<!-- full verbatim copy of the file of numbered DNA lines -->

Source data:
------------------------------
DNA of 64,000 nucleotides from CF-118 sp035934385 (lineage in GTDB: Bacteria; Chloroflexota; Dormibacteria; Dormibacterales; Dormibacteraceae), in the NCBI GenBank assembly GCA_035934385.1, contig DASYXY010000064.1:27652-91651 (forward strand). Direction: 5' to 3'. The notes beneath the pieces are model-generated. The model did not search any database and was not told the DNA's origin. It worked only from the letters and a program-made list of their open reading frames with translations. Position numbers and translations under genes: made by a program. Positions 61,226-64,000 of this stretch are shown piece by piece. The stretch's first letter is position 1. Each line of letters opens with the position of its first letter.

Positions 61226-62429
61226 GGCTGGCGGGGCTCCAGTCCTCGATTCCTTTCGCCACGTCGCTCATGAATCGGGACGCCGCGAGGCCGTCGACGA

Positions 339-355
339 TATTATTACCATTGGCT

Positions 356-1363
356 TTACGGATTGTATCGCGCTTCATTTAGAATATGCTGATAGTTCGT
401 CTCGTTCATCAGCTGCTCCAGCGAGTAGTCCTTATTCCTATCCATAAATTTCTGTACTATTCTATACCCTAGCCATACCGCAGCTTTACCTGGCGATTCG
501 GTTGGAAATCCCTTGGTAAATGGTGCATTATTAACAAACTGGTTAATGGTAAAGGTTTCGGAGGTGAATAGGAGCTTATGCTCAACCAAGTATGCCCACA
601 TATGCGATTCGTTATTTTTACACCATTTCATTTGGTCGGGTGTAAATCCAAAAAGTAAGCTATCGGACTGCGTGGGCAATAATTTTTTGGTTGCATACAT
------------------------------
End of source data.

DNA of 64,000 nucleotides from CF-118 sp035934385 (lineage in GTDB: Bacteria; Chloroflexota; Dormibacteria; Dormibacterales; Dormibacteraceae), in the NCBI GenBank assembly GCA_035934385.1, contig DASYXY010000064.1:27652-91651 (forward strand). Direction: 5' to 3'. The notes beneath the pieces are model-generated. The model did not search any database and was not told the DNA's origin. It worked only from the letters and a program-made list of their open reading frames with translations. Position numbers and translations under genes: made by a program. Positions 61,226-64,000 of this stretch are shown piece by piece. The stretch's first letter is position 1. Each line of letters opens with the position of its first letter.

Positions 61226-62429
61226 GGCTGGCGGGGCTCCAGTCCTCGATTCCTTTCGCCACGTCGCTCATGAATCGGGACGCCGCGAGGCCGTCGACGA

Positions 339-355
339 TATTATTACCATTGGCT

Positions 356-1363
356 TTACGGATTGTATCGCGCTTCATTTAGAATATGCTGATAGTTCGT
401 CTCGTTCATCAGCTGCTCCAGCGAGTAGTCCTTATTCCTATCCATAAATTTCTGTACTATTCTATACCCTAGCCATACCGCAGCTTTACCTGGCGATTCG
501 GTTGGAAATCCCTTGGTAAATGGTGCATTATTAACAAACTGGTTAATGGTAAAGGTTTCGGAGGTGAATAGGAGCTTATGCTCAACCAAGTATGCCCACA
601 TATGCGATTCGTTATTTTTACACCATTTCATTTGGTCGGGTGTAAATCCAAAAAGTAAGCTATCGGACTGCGTGGGCAATAATTTTTTGGTTGCATACAT